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Summary

On Christmas Day, 800, Charlemagne was crowned "Emperor of the Romans" by Pope Leo III.

Under his guidance the Carolingian Renaissance flourished, with his capital of Aachen becoming a center of learning and artistic genius.

The legacy of Charlemagne on European history and culture is monumental. Yet, within 30 years of his death, his empire had fragmented.

Who was this legendary ruler? How had he managed to rule these vast domains? And why has his legacy continued to influence Europeans to this day?

E. R. Chamberlin's masterful biography of Charlemagne demonstrates the sheer force of will that this charismatic leader was able to command as he created a realm to rival the Byzantines in the east.

Through the course of the book Chamberlin brings to life how Charlemagne forged his empire and uncovers the people, the religious and political controversies, the social and agricultural conditions, and the changes in warfare that took place more than 1,000 years ago.

©2020 The Estate of E.R. Chamberlin (P)2021 Tantor

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Another Brad survey of early mediaeval Europe

Unsure how recent the original may be, but this is a useful survey of the life and times of a very important man. The reader is particularly to be complimented for his efforts in the first appendix, to read and pronounce both ancient German and the earliest written French: who knows how it sounded, but a characteristically brave try!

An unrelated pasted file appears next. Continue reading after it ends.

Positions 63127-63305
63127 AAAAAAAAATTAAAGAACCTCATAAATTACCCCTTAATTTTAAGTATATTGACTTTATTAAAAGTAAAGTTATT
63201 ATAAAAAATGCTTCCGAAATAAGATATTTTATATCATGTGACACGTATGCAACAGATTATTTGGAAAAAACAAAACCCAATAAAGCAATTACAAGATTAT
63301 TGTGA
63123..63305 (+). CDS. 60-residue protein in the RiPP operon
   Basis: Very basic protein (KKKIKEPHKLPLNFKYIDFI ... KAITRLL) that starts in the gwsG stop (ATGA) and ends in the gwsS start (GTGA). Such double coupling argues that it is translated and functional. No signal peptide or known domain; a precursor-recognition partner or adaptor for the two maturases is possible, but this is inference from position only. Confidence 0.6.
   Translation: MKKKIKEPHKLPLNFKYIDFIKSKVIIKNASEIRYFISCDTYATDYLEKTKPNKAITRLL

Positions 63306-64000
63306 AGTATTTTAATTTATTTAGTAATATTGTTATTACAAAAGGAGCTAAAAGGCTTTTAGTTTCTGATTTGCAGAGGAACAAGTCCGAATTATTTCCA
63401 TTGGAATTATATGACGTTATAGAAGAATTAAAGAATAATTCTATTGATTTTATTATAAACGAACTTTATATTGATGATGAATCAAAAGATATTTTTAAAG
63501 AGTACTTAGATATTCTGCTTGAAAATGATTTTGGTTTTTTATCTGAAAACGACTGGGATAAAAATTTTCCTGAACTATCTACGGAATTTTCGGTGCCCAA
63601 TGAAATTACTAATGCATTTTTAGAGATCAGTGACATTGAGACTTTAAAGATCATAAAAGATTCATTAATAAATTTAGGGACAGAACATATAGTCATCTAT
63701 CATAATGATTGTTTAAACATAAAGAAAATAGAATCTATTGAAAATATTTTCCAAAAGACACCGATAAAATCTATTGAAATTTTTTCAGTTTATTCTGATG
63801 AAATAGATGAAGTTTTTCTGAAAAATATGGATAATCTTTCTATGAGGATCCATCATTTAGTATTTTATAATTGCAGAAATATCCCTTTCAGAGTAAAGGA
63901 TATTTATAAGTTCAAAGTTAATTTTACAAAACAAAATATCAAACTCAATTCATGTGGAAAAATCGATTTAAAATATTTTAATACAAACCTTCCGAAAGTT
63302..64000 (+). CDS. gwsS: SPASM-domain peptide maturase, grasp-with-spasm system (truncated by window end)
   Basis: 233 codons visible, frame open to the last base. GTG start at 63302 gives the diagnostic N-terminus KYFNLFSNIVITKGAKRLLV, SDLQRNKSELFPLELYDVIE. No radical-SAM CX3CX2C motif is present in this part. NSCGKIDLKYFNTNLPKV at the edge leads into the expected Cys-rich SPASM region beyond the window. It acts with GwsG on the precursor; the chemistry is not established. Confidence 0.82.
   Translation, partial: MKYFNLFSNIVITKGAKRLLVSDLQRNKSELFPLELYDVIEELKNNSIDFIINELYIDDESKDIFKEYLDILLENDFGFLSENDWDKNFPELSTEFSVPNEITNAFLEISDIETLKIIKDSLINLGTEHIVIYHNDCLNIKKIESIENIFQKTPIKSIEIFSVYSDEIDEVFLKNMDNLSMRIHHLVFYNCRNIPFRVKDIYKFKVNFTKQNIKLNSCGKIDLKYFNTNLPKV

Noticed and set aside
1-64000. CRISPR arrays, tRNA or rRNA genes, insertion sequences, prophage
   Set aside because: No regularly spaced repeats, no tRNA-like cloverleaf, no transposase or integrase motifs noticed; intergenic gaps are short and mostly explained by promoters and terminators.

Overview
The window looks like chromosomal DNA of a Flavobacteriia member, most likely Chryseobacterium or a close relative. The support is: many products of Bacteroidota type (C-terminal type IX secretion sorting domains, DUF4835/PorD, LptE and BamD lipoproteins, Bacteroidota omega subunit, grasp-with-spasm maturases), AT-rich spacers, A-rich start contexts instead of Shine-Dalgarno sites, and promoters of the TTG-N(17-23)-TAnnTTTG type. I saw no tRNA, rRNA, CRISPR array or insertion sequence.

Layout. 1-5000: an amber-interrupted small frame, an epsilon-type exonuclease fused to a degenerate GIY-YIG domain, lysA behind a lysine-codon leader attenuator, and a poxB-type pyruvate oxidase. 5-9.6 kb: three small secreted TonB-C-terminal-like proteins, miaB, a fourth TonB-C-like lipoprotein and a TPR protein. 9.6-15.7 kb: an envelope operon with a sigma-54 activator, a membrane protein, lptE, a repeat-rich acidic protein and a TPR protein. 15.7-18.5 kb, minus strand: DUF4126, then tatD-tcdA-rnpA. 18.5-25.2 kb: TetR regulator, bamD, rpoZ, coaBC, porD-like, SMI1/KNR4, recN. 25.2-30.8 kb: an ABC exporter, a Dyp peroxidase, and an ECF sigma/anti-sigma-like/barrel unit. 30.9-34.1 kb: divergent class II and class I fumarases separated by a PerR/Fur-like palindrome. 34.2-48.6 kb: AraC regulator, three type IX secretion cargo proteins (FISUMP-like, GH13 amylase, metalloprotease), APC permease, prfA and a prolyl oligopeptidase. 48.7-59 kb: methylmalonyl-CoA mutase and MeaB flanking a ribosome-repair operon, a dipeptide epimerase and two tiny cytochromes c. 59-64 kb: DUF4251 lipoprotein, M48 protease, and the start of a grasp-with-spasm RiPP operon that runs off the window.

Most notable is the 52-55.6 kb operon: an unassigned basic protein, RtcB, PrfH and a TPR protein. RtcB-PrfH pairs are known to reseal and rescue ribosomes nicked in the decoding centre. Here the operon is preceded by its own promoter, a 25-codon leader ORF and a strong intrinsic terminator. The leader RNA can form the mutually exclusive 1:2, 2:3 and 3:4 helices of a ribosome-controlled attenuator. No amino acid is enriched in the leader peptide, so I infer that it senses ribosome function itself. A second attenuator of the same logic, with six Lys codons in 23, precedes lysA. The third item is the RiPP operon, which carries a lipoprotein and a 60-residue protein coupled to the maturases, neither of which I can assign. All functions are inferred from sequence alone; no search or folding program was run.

Chamberlin gives a really broad cultural and political context and I’just read his book on the bad popes with which this book makes useful and insightful connections.

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  • Greg Russell
  • 30-01-21

What’s the bloody point?

Why write a book that can be neither read nor listened to, especially on such a compelling topic? I can only conclude that the author wrote it for himself. The pomposity of the prose, the sub clauses of the sub clauses, the inclusion of irrelevant information and the utter lack of an engaging narrative makes this volume compulsory reading for English literature students: how to bore your reader to death. As Monty Python would say what is the bloody point? I have rarely encountered such turgid prose, tortured sentences that run the length of a paragraph, and a deep-seated fear of actually engaging the reader. Yes, it’s that bad. Sample before you are tempted to purchase, and what you get will only get worse. Sadly, and after much deep thought, I reckon this is one the most unpleasant experiences inflicted on the human race over the last 250 years, with the possible exception of disco.